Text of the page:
Back to today – most of the recipes called for raisins. My partner despises raisins, which is one of the traditional cornerstone ingredients in castagnaccio. I solicited advice from my Facebook friends on how to substitute the raisins – a key source of sweetness – without losing too much in taste. (Thank you!) I landed on a substitute with a splash of wine and some added sugar – which many castagnaccio recipes traditionally omit.I served the castagnaccio along with some ricotta and honey for added moisture – though you can obviously substitute similar vegan things or omit these. The texture is very difficult to describe but quite lovely – with a certain firm chewiness, and the nuts add a wonderful taste and aroma. I will definitely make this again.
I’m excited to share another guest post by my dear friend, Michael Faccini, who wrote a lovely interfaith seder piece last spring. This post may be controversial, but I think it is badly needed: a discussion on the intersection of race and kashrut, especially in shared spaces.
“Kashrut is only a barrier if you let it be.” This line sums up many of my thoughts about kashrut – and, during the decade when I kept some form of kashrut, my general attitude. Yet, as Michael notes in this piece, sometimes kashrut is an intentional barrier – one that often intersects with attitudes about race and class, particularly for white Jews. I know many firm kashrut-keepers who don’t let kashrut be a barrier for building community, and who ardently question the way race often intersects with supposedly neutral ways of keeping kosher. Sadly, I know many who do not.
I hope you read and enjoy this piece. Michael has generously provided his kosher recipes for tostones – a classic Dominican side dish and snack – at the end of the post, so please be sure to reach that point too. Michael has requested a shout out to his favorite Dominican spot in Washington Heights, El Valle Seafood. I would like to add Albert’s Mofongo in Inwood, which very helpfully has a lard-free mofongo for those of us who avoid pork (and lard-filled ones for those that do eat pork). It is delicious, and here in Greater Washington I frequently miss it.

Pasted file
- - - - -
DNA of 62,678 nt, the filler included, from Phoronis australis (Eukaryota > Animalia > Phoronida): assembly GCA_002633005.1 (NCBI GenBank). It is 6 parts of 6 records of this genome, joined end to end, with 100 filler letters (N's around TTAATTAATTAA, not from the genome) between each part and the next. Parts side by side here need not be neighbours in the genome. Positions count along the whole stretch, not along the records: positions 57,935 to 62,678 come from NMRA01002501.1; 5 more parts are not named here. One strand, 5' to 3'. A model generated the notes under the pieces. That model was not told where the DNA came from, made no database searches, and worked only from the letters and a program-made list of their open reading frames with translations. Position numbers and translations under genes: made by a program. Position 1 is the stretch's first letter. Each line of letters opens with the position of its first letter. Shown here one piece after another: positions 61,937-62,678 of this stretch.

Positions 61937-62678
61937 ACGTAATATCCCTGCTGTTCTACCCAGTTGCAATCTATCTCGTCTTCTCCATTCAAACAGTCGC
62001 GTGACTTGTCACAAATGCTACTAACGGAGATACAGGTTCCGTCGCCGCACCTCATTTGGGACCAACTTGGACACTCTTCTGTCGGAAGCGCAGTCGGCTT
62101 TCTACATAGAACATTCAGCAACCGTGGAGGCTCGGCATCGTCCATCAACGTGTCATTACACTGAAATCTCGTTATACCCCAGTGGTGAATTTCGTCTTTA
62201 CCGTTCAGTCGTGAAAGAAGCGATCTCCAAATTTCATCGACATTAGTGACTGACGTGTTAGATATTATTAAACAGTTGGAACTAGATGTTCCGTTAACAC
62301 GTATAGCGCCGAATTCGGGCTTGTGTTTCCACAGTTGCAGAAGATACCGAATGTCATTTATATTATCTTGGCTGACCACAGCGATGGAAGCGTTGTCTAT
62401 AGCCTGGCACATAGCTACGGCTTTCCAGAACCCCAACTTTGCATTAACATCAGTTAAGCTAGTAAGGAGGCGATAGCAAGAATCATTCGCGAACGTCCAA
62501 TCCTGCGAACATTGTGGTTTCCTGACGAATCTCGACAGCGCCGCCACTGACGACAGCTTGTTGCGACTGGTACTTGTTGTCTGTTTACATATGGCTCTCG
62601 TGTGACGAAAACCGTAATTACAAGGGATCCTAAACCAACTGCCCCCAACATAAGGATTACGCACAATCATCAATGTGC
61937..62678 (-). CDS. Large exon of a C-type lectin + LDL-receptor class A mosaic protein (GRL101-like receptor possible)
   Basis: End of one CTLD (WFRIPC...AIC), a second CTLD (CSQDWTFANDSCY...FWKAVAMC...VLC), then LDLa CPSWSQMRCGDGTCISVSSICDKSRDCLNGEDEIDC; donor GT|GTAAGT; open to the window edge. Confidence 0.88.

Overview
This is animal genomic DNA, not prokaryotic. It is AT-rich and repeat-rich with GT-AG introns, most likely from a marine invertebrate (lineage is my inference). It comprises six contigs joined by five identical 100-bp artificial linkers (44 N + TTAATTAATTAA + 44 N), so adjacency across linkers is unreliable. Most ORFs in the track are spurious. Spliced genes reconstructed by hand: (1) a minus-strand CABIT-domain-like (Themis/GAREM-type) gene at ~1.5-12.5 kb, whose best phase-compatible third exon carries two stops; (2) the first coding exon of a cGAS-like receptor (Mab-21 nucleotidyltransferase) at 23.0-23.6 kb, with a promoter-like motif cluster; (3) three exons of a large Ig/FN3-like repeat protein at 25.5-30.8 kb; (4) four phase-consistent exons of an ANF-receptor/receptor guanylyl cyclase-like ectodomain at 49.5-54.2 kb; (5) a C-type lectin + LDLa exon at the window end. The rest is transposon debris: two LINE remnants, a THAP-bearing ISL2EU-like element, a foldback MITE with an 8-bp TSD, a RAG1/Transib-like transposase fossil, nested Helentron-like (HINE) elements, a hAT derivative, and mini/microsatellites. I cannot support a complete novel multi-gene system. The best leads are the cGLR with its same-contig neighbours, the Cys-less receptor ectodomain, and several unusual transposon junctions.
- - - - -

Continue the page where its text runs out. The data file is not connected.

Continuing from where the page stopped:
“What are you making?” said with a confused and concerned face. That’s how I’ve ended up introducing a lot of fellow Jews to the luscious fried delight that is tostones. I make excellent tostones (technique to follow), but I’m not so sure that a white Jew from rural Montana should be anyone’s introduction to tostones and plantains in general. It feels particularly strange because most of those people have been roommates past and present in Washington Heights. I find myself wondering: how exactly do they live in this largely Dominican neighborhood of NYC and not know what a tostone is?
It seems like an innocent and easy question, but answering it reflects a lot of the challenging racial dynamics I’ve seen among the Jewish community living in the Heights. Before moving here, I was introduced to the Heights as being a Jewish neighborhood. As home to Yeshiva University, a sizable Orthodox population, and a popular traditional egalitarian shul, there are ways in which that is true. There are long and deep Jewish roots in the Heights and a recent significant population growth of young Jews, particularly students and young families, in the neighborhood. When I first moved to the Heights in the summer of 2019 to attend rabbinical school, that description fit. Living on Bennett*, most of the people I saw walking around the neighborhood were visibly Jewish, wearing kippot, tzitzit, and sheitels or tichels, or people I met through Jewish roommates.